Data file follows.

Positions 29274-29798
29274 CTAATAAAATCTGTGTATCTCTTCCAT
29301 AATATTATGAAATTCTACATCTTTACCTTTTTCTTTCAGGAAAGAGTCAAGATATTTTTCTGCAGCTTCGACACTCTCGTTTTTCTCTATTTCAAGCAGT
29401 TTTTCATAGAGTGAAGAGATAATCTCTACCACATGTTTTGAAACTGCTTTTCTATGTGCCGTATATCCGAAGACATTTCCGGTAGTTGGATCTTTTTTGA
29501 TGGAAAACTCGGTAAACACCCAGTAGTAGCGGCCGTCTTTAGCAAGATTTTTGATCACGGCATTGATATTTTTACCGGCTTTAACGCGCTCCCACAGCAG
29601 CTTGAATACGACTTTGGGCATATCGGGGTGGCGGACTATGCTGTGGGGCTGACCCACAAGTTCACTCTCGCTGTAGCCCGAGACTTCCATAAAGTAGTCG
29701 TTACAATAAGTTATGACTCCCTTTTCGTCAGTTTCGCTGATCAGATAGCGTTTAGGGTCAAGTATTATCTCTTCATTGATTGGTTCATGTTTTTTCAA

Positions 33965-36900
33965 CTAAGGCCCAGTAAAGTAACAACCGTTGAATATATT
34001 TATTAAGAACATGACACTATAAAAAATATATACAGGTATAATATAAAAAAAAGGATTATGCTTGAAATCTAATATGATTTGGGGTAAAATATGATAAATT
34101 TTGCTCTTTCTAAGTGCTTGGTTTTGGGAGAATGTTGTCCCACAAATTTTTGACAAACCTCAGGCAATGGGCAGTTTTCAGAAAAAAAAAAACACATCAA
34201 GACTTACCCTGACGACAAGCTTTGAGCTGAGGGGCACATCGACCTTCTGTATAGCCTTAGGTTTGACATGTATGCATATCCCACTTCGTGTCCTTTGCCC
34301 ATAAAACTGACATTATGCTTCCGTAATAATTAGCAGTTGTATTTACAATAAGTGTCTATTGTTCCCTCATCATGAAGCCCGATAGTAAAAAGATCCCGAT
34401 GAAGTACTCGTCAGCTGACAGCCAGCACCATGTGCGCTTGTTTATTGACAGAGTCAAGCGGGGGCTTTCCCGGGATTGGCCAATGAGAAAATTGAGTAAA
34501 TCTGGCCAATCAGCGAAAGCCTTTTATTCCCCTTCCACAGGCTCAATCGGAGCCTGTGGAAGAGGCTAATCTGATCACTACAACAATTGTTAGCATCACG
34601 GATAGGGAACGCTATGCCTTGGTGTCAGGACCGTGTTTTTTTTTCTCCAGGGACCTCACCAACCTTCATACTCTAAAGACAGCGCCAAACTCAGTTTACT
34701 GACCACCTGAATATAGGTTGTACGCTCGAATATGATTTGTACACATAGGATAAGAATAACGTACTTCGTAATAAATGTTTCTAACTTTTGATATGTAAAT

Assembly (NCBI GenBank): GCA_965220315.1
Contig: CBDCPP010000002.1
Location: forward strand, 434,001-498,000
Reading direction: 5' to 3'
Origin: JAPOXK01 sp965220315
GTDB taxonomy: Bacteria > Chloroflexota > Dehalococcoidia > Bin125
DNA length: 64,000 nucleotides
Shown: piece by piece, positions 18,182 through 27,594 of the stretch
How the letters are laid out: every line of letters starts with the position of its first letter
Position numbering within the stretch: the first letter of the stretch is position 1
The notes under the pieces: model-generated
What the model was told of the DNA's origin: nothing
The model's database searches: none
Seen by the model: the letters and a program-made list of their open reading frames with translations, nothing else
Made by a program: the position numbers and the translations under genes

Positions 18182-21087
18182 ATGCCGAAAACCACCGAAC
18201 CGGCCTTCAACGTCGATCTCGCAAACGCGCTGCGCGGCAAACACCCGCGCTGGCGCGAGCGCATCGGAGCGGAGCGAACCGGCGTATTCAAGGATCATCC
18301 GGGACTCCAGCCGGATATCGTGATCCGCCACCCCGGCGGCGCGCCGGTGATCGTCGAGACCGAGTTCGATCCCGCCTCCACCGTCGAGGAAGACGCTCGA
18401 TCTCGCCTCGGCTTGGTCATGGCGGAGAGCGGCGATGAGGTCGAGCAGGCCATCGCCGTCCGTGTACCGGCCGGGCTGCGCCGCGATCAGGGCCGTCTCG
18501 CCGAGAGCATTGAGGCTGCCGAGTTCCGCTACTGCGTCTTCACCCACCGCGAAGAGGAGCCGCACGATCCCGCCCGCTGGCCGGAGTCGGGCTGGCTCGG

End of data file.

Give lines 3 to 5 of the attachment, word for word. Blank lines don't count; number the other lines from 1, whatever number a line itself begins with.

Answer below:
29301 AATATTATGAAATTCTACATCTTTACCTTTTTCTTTCAGGAAAGAGTCAAGATATTTTTCTGCAGCTTCGACACTCTCGTTTTTCTCTATTTCAAGCAGT
29401 TTTTCATAGAGTGAAGAGATAATCTCTACCACATGTTTTGAAACTGCTTTTCTATGTGCCGTATATCCGAAGACATTTCCGGTAGTTGGATCTTTTTTGA
29501 TGGAAAACTCGGTAAACACCCAGTAGTAGCGGCCGTCTTTAGCAAGATTTTTGATCACGGCATTGATATTTTTACCGGCTTTAACGCGCTCCCACAGCAG